PUBLICATION: 9 Lessons for the Road
By Judy Duarte
I can’t remember when I first dreamed of writing a book, but the desire to create a story and have it published grew until it was impossible to ignore.
But since English was my least favorite subject in school, I didn’t know very much about crafting fiction. And to make matters worse, I had no idea where to start.
Lesson # 1: God doesn’t give a person a dream without also giving them opportunities and the power to make that dream come true.
In 1996, while scanning a class schedule for the UC Irvine Office of Extended Studies, I noticed a weekend course called “How to Write a Romance Novel.” I was in luck! I was going to learn everything I needed to know—in one single weekend!
Lesson # 2: There’s something to learn every day—and being published doesn’t change that.
Had I realized how little I knew about craft and how long my first sale would take, I might not have made that trip to Irvine that day. But when I climbed into my car, I was enthusiastic and hopeful.
At the class, I met other aspiring romance novelists. One woman was writing a paranormal time travel. I didn’t read or particularly like paranormals, but something drew me to her. She was the only one who seemed to share the same burning desire to make our dreams come true. So I volunteered to read her work if she would read mine.
Lesson # 3: When it comes to finding the right critique partner, it’s not a matter of searching for someone who lives nearby and has Thursday evenings free. It’s more important to find someone who shares the same dream and who’s willing to be your “teammate” in every sense of the word.
One of our classmates mentioned Romance Writers of America. And can you believe it? There was a chapter that met at a restaurant only 45 miles from my house!
After attending my first meeting, I was in awe. I went home that day and blocked out every second Saturday of the month on my calendar. There was now a wealth of knowledge and resources available to me, so I watched my pennies and attended every meeting, signed up for every conference I could afford, and learned all that I could.
Lesson # 4: Seize every opportunity to hone your craft and to network with other authors.
Several months later, I finished my first manuscript and went to the San Diego State University Writer’s Conference, hoping to meet an editor who would buy my book. I knew it was just a matter of time before a publisher snatched up my masterpiece.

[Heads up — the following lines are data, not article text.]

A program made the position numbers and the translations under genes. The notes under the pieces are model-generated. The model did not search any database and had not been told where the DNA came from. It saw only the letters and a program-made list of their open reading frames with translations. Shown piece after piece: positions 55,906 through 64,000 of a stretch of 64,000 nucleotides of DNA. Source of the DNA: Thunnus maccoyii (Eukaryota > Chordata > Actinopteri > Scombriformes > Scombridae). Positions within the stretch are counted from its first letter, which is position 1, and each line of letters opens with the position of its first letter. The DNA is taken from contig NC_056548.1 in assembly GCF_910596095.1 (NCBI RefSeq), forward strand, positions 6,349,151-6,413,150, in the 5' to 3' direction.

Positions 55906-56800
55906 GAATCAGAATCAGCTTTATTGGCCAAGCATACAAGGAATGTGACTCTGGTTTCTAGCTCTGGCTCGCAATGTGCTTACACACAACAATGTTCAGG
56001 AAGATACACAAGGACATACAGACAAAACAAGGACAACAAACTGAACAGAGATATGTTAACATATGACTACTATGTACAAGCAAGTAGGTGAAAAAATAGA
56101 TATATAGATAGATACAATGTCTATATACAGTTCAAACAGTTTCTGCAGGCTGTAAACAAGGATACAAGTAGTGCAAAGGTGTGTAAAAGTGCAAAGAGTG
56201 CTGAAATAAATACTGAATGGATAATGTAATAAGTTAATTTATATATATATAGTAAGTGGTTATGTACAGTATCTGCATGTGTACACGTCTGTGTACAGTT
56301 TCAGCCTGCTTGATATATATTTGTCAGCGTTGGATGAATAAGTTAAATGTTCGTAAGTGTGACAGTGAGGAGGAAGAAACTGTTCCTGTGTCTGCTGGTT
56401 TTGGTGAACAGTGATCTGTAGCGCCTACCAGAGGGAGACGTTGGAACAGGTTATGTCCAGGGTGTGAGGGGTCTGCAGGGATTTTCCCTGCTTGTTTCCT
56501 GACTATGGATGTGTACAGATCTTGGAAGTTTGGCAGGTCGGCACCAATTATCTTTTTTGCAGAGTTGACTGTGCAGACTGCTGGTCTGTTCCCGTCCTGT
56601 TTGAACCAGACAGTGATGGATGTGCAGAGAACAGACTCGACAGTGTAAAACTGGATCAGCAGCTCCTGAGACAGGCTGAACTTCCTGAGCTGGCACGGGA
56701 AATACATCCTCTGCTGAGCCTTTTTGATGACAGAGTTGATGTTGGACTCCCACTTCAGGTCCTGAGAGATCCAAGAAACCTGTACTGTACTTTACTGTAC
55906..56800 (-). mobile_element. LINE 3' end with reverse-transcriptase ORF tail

And the conference paid off! A New York editor asked for a proposal! I hurried home, printed out my pages, and mailed it to her. Once I knew the package had arrived in New York, I waited for the telephone to ring—and I jumped each time it did. Before long, I began to wonder if she’d ever call.
Lesson # 5: The journey will probably take longer than you think, so try to use the time wisely.
Instead of placing “the call,” the editor returned my manuscript and said, “I wasn’t taken with the writing.”
Lesson # 6: Expect to get discouraged at times—it’s part of the trip.
I polished that story and sent it out again. This time, while I waited, I started writing a second book and continued to hone my craft.
Lesson # 7: Just because God placed the dream to be published on your heart doesn’t mean He won’t require a great deal of work on your part.
One of my critique partners sold her first book, then her second. I was thrilled for her. We were a team, remember? And I wanted it as badly for her as I did for me. I was even more determined to follow in her footsteps.
When my second critique partner sold, I was thrilled for her as well. Never once did I feel jealous. But as the two of them continued to sell, seeds of doubt began to grow. Was my work as good as they insisted it was? Would I ever get the call?
Lesson # 8: As Gary Provost said: You need three things for success…talent, good luck, and persistence. If you have persistence, you only need one of the other two.
Four manuscripts, a scrapbook full of rejections, fifteen conferences and a hundred RWA meetings later, the rejection letters became more and more promising, the contest scores closer to the top. Then on May 7, 2001, while on vicodin and pumped full of an antibiotic because of a pending root canal, I got “the call.” Silhouette Special Edition wanted to buy my first book.
More than thirty-five sales later, the desire to write and sell is still strong, the wait on word from my editor about a proposal is still nerve wracking, and the call with an offer is still nearly as exciting as the first.
But can I let you in on a secret? I’m convinced that there are a lot of unpublished authors in the world who have more talent and skill than I do, but for one reason or another they became discouraged and quit writing.
Lesson # 9: Never quit dreaming, never quit trying, never quit honing your craft. Dreams come true—but not if you give up.
Judy Duarte has written over 35 novels, won the Readers Choice Award, and been a finalist for RWA's RITA award. You can find out more about Judy and her latest books here.